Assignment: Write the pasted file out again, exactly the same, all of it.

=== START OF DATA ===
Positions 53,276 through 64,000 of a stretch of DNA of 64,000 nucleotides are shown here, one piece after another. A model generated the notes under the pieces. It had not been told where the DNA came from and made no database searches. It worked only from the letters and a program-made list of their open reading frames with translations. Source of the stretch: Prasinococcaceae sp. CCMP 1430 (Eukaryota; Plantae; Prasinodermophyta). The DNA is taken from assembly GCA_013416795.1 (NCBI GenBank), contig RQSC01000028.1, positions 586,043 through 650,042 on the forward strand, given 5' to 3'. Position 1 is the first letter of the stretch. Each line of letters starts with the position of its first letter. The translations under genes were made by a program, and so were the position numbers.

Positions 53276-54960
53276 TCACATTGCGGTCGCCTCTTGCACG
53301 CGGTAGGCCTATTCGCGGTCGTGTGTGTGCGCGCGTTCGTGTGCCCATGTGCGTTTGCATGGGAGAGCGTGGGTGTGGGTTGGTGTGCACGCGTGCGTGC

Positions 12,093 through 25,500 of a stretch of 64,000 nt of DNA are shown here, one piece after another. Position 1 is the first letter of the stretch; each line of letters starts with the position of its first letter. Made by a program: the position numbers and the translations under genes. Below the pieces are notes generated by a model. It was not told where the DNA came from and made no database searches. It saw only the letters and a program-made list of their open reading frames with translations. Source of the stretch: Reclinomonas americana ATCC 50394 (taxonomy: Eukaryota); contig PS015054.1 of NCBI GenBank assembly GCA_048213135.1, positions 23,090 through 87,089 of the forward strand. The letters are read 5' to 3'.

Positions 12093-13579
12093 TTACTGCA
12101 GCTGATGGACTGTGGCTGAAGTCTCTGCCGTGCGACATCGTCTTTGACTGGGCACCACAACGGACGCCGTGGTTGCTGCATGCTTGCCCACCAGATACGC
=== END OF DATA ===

Positions 53,276 through 64,000 of a stretch of DNA of 64,000 nucleotides are shown here, one piece after another. A model generated the notes under the pieces. It had not been told where the DNA came from and made no database searches. It worked only from the letters and a program-made list of their open reading frames with translations. Source of the stretch: Prasinococcaceae sp. CCMP 1430 (Eukaryota; Plantae; Prasinodermophyta). The DNA is taken from assembly GCA_013416795.1 (NCBI GenBank), contig RQSC01000028.1, positions 586,043 through 650,042 on the forward strand, given 5' to 3'. Position 1 is the first letter of the stretch. Each line of letters starts with the position of its first letter. The translations under genes were made by a program, and so were the position numbers.

Positions 53276-54960
53276 TCACATTGCGGTCGCCTCTTGCACG
53301 CGGTAGGCCTATTCGCGGTCGTGTGTGTGCGCGCGTTCGTGTGCCCATGTGCGTTTGCATGGGAGAGCGTGGGTGTGGGTTGGTGTGCACGCGTGCGTGC

Positions 12,093 through 25,500 of a stretch of 64,000 nt of DNA are shown here, one piece after another. Position 1 is the first letter of the stretch; each line of letters starts with the position of its first letter. Made by a program: the position numbers and the translations under genes. Below the pieces are notes generated by a model. It was not told where the DNA came from and made no database searches. It saw only the letters and a program-made list of their open reading frames with translations. Source of the stretch: Reclinomonas americana ATCC 50394 (taxonomy: Eukaryota); contig PS015054.1 of NCBI GenBank assembly GCA_048213135.1, positions 23,090 through 87,089 of the forward strand. The letters are read 5' to 3'.

Positions 12093-13579
12093 TTACTGCA
12101 GCTGATGGACTGTGGCTGAAGTCTCTGCCGTGCGACATCGTCTTTGACTGGGCACCACAACGGACGCCGTGGTTGCTGCATGCTTGCCCACCAGATACGC